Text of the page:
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Traveling exhibition is in the spotlight over the Thanksgiving holiday in Yunnan, featuring works from US quiltmakers. Mike Peters reports.
It is as American as a county fair, as low-tech as Tinker Toys, and as inspirational as an eagle flying over amber waves of grain. The quilt, that rustic bed-warmer that granny made with her own hands, has long been cherished as a "patchwork", a symbol of what's right with the United States since the place was a scattering of British colonies.
That's why Americans who happen to be traveling in Kunming over the Thanksgiving holiday may feel unexpectedly right at home if they visit the Yunnan Nationalities Museum. Inside, the traveling exhibit in the spotlight is The Sum of Many Parts: 25 Quiltmakers in 21st Century America.
"The exhibition highlights a range of quilting styles and techniques," says Stephen Manuszak, program manager for one of the show's sponsors, "while providing an opportunity for Chinese audiences to connect with American culture through our shared love of textile arts."
As the show's name suggests, this is not an antique show, but a fabric collection that has a place in the modern world. And while mountain folk have kept the art alive for a couple of centuries, some of the quiltmakers in the show are urban professionals.
Carolyn Mazloomi, an aerospace engineer who lives in Ohio, is a self-taught quiltmaker who was inspired by folk artisans in the Appalachian mountains of Kentucky.
"My early quilts were traditional patchwork styles," she says. "However, I quit making them because I could never get the angles to match. As an engineer, I was frustrated no end. So during this period I began making 'art quilts', where the emphasis is on the design elements and not so much on precision piecing."
China has seen Mazloomi's craft work before. She curated a quilt show in 1995 that was part of the UN World Conference on Women held in Beijing. Her pieces have been widely exhibited in the US, and she has written six books "that address African-American heritage and quilting".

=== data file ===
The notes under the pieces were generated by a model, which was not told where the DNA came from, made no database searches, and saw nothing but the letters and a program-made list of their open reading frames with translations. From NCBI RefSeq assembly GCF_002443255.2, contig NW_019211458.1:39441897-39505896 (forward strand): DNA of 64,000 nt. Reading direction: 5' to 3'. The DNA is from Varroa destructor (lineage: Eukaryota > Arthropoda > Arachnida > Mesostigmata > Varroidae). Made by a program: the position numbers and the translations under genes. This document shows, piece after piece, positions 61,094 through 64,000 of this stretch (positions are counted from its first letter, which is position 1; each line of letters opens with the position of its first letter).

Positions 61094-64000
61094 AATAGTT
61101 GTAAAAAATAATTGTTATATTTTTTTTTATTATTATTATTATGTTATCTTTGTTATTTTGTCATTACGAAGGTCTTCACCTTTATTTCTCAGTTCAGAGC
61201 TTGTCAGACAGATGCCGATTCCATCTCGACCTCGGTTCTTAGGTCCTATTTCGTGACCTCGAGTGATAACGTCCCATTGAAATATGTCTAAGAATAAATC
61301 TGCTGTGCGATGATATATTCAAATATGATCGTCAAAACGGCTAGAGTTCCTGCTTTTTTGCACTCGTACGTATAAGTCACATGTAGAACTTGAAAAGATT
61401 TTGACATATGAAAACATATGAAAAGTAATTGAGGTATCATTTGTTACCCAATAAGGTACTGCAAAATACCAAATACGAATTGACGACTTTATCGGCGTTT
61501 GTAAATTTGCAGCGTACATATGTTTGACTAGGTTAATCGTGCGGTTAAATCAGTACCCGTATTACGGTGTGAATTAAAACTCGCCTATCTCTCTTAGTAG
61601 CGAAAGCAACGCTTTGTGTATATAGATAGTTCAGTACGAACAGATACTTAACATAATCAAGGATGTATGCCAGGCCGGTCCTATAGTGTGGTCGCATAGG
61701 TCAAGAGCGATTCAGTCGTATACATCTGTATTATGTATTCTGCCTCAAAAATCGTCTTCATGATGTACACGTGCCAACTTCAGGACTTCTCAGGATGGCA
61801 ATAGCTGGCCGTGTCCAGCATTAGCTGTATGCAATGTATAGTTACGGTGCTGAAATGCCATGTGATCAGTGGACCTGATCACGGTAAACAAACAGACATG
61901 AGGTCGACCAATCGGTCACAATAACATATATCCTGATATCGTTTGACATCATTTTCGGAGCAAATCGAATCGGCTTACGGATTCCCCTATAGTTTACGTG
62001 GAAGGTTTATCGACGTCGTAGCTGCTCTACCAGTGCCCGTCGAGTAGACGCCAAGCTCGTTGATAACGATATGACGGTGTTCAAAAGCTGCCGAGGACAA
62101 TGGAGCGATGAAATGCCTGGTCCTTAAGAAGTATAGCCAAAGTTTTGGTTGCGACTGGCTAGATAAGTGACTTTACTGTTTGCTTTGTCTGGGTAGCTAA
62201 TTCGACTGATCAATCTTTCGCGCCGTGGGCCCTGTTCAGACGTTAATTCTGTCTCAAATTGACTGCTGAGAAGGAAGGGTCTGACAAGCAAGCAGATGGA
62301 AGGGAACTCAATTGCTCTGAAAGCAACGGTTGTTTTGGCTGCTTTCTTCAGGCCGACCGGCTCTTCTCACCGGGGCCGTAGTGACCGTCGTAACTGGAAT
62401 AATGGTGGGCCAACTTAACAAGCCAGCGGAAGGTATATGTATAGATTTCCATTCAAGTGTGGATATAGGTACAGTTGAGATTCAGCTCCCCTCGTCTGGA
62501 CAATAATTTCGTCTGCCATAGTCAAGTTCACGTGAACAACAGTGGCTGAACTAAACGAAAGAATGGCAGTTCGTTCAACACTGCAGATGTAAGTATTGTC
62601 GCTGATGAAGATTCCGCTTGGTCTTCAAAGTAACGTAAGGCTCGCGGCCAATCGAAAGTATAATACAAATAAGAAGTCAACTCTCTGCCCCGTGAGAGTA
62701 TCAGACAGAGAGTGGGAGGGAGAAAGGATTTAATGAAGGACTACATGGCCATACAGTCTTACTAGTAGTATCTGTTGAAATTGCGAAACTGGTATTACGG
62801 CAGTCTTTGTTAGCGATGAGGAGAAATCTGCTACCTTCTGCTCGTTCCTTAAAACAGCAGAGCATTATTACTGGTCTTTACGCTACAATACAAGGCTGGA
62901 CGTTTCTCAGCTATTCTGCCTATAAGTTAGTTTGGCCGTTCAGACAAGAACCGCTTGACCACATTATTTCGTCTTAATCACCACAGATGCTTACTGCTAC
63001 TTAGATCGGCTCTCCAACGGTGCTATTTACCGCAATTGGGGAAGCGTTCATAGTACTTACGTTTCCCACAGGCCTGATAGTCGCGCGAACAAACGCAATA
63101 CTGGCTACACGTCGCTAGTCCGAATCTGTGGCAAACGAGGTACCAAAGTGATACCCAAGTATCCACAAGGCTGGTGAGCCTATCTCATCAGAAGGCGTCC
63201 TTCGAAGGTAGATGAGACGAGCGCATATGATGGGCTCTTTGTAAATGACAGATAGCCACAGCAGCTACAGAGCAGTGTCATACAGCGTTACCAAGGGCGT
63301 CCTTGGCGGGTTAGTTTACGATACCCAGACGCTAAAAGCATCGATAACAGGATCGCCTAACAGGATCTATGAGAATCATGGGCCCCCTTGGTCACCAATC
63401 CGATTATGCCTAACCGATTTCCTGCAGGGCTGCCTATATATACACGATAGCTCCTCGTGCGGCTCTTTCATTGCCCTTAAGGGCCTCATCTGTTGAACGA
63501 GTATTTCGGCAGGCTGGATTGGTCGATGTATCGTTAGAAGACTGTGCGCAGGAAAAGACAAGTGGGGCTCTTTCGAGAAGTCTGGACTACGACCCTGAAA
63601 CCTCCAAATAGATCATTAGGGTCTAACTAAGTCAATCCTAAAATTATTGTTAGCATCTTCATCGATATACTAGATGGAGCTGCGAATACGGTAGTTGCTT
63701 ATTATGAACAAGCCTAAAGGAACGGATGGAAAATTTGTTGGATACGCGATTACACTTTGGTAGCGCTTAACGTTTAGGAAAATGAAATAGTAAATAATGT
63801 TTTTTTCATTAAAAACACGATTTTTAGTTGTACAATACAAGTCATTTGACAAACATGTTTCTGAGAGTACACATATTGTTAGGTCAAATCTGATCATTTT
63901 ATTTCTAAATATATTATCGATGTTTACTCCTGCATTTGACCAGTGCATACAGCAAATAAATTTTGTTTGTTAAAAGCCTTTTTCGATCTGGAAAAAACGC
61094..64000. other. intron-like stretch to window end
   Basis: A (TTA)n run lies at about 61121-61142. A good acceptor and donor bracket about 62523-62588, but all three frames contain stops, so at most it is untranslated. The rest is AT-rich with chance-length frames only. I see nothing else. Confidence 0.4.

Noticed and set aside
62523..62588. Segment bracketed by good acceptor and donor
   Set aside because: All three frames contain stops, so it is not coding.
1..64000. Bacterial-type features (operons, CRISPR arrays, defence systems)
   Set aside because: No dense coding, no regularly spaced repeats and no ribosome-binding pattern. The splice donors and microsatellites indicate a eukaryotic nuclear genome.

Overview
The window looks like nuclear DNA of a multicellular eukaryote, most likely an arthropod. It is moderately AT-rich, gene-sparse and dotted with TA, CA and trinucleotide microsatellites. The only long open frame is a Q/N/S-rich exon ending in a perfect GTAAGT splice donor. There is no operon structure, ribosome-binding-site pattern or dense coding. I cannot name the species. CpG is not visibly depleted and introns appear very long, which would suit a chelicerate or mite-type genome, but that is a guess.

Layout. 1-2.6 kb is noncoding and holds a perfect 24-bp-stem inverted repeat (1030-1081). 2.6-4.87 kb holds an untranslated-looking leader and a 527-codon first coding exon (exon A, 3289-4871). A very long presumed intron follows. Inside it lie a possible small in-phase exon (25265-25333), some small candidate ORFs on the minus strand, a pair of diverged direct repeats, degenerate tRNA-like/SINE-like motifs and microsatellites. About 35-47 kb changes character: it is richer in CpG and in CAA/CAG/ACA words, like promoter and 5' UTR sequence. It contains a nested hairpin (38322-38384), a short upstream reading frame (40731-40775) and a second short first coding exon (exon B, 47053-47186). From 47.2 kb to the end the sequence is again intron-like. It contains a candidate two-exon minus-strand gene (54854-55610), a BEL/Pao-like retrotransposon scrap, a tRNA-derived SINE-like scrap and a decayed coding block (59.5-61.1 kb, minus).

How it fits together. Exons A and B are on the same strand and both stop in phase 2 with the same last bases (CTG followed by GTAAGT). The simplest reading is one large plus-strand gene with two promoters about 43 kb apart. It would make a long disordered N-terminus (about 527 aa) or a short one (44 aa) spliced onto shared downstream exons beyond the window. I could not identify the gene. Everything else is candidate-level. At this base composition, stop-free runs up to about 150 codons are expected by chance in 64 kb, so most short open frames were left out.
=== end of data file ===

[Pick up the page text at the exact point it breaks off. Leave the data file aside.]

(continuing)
The other 24 quiltmakers in the US embassy-organized exhibition come from across the Midwest and southern states - and in the case of Patricia Lei Murray, Hawaii.
When her children were small, Murray often brought needlework with her to school activities and sports practices. That gave her plenty of practice, and like much of the quiltmaker's art, the results have the patina of family.
In the China show, her quilt titled Ku'u Kanae I ka La'l o ka Malu is a sturdy fantasy in green, repeats lines of stitches to make a monstera pattern, a giant-leafed philodendron known for its strength, endurance and grace.
Those are qualities Murray saw magnified in her father, to whom she dedicated this artwork.
Lovingly made by hand to keep kids or lovers warm for generations, quilts bring out the sentimental in givers and receivers.
The best-of-show in that department may be Our Love Ring, with its interlocking patches of jade, amethyst and white, by Gwen Procter Johnson.
She and her late husband were secretly married after a courtship of almost two decades.
When he asked her to make a special bed cover for him before their marriage, she refused because they weren't yet married.
But propriety allowed her to sell the quilt to him.
"I ended up with a husband, the money and the quilt," she says, laughing, years later.
After the Kunming show, the exhibition will tour such cities as Nanning, Changsha, Dalian and Beijing in 2013.
Contact the writer at firstname.lastname@example.org.
The exhibits on show are from 25 US quiltmakers.